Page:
The Growing Rebellion Against Costly, Low-Quality, Overly-Complex Technology

Many consumers have yet to grasp how vulnerable they are to increasingly routine digital-component failures.


One of the greatest myths about “free markets” is that enterprises create products and services to meet the needs of consumers. That sounds nice but that’s not what happens in monopoly-cartel dominated economies like ours. In monopoly-cartel dominated economies like ours, what actually happens is the monopoly / cartel (i.e. a handful of quasi-monopolies that completely dominate their sector) limit their offerings to the most profitable products and services and force customers to buy them by making it impossible to find better-value options.

Monopoly-cartel dominated economies like ours are rife with intentionally shoddy quality products and services because durability is anathema to ever-higher profits. By designing products and services to fail–planned obsolescence–or become obsolescent by other means–your product is no longer supported–monopolies / cartels force consumers to constantly replace failed or timed-out products.

The other mechanism favored by monopolies / cartels is immiseration: make the product or service so miserable to use that the disgusted consumer is forced to upgrade to minimize their suffering. This is how monopolies / cartels manipulate the innocent-sounding “consumer choice:” you have a choice between suffering with low-quality products and services, or somewhat less suffering by paying more.

If you want products and services that actually work and are durable, prepare to pay 10X more. If you want kitchen appliances that function longer than a few years, no problem, just pony up $35,000. (A real-world number, believe me.)

In other words, durability and quality service are now reserved for the top 5%. Everyone else has the simulated choice between “unbearably low quality” or “bearably poor quality.”

Of course monopolies / cartels have excuses and justifications for their highly profitable designed-to-fail products and services. One excuse is “garsh, everything is so complex now that some component somewhere fails, and we’re helpless to stop it.” In other words, complexity is the problem, not the absence of quality control.

The Lifespan of Large Appliances Is Shrinking Appliance technicians blame a push toward computerization and an increase in the quantity of components inside a machine. (

The apologists are half-right: complexity is a reliable source of failure. That brings up the monopolies / cartels’ second excuse: “we’re just meeting customer demands for more conveniences.”

But the monopolies / cartels left out the other half of consumer demands: for durability, affordability and quality. They also left out the fact that many consumers are actually demanding less complexity and less technology, demands that are ignored because reducing technological complexity and thereby increasing durability would be a disaster for the bottom line: simple, durable goods would crash profits.

Beneath the highly profitable churn of “conveniences,” consumers are fed up and demanding simple, durable products, not the overly complex designed-to-fail rubbish being sold by monopolies / cartels. Consider the consumer statements in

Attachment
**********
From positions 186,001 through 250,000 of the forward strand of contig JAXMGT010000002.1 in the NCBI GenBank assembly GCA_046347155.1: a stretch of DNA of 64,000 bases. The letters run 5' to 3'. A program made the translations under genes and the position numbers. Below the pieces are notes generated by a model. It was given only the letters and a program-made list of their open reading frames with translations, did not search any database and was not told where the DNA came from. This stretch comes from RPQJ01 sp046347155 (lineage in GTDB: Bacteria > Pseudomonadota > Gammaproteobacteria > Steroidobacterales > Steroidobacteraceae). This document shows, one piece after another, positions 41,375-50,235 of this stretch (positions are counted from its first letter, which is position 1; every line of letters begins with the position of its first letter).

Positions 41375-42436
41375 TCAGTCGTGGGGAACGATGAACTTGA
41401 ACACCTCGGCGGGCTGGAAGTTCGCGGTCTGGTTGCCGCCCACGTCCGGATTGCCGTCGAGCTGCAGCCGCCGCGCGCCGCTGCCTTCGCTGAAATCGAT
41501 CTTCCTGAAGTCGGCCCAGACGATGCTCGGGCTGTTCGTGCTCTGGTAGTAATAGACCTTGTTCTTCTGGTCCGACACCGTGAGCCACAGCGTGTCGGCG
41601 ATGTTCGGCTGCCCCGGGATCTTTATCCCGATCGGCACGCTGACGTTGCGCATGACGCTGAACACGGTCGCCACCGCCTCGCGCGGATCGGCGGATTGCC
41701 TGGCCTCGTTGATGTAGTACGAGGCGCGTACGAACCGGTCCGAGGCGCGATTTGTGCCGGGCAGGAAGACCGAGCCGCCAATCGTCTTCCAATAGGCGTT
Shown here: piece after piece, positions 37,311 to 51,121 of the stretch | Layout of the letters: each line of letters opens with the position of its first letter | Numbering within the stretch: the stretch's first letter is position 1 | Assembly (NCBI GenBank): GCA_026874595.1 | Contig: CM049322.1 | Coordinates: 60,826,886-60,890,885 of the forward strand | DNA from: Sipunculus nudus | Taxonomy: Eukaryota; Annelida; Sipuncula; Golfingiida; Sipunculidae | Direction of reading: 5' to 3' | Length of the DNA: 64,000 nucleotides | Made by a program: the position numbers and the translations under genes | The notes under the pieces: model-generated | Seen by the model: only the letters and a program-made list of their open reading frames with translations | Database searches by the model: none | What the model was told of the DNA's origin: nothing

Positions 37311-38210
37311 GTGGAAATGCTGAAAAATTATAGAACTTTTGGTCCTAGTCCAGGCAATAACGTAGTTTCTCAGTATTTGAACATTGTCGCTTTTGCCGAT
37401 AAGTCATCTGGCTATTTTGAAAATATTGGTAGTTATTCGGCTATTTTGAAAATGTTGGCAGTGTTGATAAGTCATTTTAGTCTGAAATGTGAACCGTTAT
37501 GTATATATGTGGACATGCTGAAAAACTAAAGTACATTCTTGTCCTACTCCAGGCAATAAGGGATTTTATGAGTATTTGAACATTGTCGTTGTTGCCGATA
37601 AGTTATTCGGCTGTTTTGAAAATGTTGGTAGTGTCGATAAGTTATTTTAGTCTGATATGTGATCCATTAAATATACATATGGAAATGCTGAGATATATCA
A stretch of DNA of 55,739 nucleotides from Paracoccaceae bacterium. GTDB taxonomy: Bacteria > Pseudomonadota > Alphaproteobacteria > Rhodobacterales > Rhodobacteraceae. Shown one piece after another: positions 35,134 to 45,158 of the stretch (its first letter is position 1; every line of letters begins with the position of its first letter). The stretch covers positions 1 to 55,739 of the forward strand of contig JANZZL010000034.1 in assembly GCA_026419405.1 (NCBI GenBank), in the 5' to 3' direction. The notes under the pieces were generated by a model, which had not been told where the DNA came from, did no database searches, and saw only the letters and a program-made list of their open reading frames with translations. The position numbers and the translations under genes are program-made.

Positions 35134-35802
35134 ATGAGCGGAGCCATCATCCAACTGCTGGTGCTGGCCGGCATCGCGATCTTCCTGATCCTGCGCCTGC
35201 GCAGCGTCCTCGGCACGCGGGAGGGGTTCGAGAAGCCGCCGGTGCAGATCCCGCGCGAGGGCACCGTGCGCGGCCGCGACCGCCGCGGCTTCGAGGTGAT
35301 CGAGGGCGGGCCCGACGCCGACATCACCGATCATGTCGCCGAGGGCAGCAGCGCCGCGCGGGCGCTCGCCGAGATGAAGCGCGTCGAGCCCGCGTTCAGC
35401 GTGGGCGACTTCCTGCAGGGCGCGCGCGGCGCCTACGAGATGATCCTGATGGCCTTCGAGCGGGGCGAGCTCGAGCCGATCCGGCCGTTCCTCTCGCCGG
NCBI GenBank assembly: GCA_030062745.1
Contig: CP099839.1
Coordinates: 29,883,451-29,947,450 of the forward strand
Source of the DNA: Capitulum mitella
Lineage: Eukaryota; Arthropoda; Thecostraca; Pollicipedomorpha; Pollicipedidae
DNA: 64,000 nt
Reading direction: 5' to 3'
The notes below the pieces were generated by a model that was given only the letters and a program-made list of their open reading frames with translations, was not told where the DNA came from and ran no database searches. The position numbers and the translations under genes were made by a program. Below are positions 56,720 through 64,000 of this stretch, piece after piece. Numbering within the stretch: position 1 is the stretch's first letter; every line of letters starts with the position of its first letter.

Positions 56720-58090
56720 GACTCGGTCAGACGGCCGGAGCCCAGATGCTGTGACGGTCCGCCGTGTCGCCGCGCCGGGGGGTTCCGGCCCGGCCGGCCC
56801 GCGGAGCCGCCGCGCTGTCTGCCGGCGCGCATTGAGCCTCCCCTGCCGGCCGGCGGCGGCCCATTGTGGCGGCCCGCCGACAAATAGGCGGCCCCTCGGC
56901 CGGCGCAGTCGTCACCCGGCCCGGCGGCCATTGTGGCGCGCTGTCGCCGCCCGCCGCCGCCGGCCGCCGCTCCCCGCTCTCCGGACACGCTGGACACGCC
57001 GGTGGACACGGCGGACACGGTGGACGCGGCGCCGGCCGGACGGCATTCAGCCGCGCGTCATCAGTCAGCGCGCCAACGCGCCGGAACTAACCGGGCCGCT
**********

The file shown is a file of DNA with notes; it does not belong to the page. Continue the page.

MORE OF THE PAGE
‘My Toaster Oven Does Not Need To Be ‘Smart’
, for example:

“Tell me, why would anyone really want a smart fridge or toaster? I don’t want the new, shiny thing. I want something that works and lasts a long time.”


“Paying good money for a product that doesn’t do the thing it says on the box until you install their BS app on your phone. This makes me want to start a fight.”

Many consumers have yet to grasp how vulnerable they are to increasingly routine digital-component failures. Today’s vehicles are all one component failure away from being inaccessible (so sorry, you can’t get into your car) and / or unstartable (please have your vehicle towed to an authorized dealership for an incredibly costly diagnostic of why your vehicle won’t start.)

I’ve recounted in previous posts my own experience in replacing a clothes dryer digital controller (“motherboard”) that cost roughly half as much as a new dryer, and required extraordinary efforts to install, such that the labor charge would have doubled the controller cost, effectively equaling the cost of a new dryer.

Making repairs impossible or stupidly costly is all part of the immiseration by design, of course. The $200 controller board–available only from the authorized supplier, of course–contained a few dollars of commodity chips and circuit boards encased in a convoluted plastic extrusion worth a few more dollars. If a 10X markup annoys you, too bad, there are no other sources for the controller, which is of course not a commodity: it only functions in a specific brand and model.

The rebellion against needlessly costly, complex, designed-to-fail products and services is brewing. In a truly open “free market” stripped of monopolies and cartels, products and services that were simple, durable and largely (or completely) analog would enter the market to serve the growing number of consumers who’ve had enough of overly complex, overly costly, designed-to-fail products. But that isn’t going to happen in economies dominated by monopolies / cartels such as ours.

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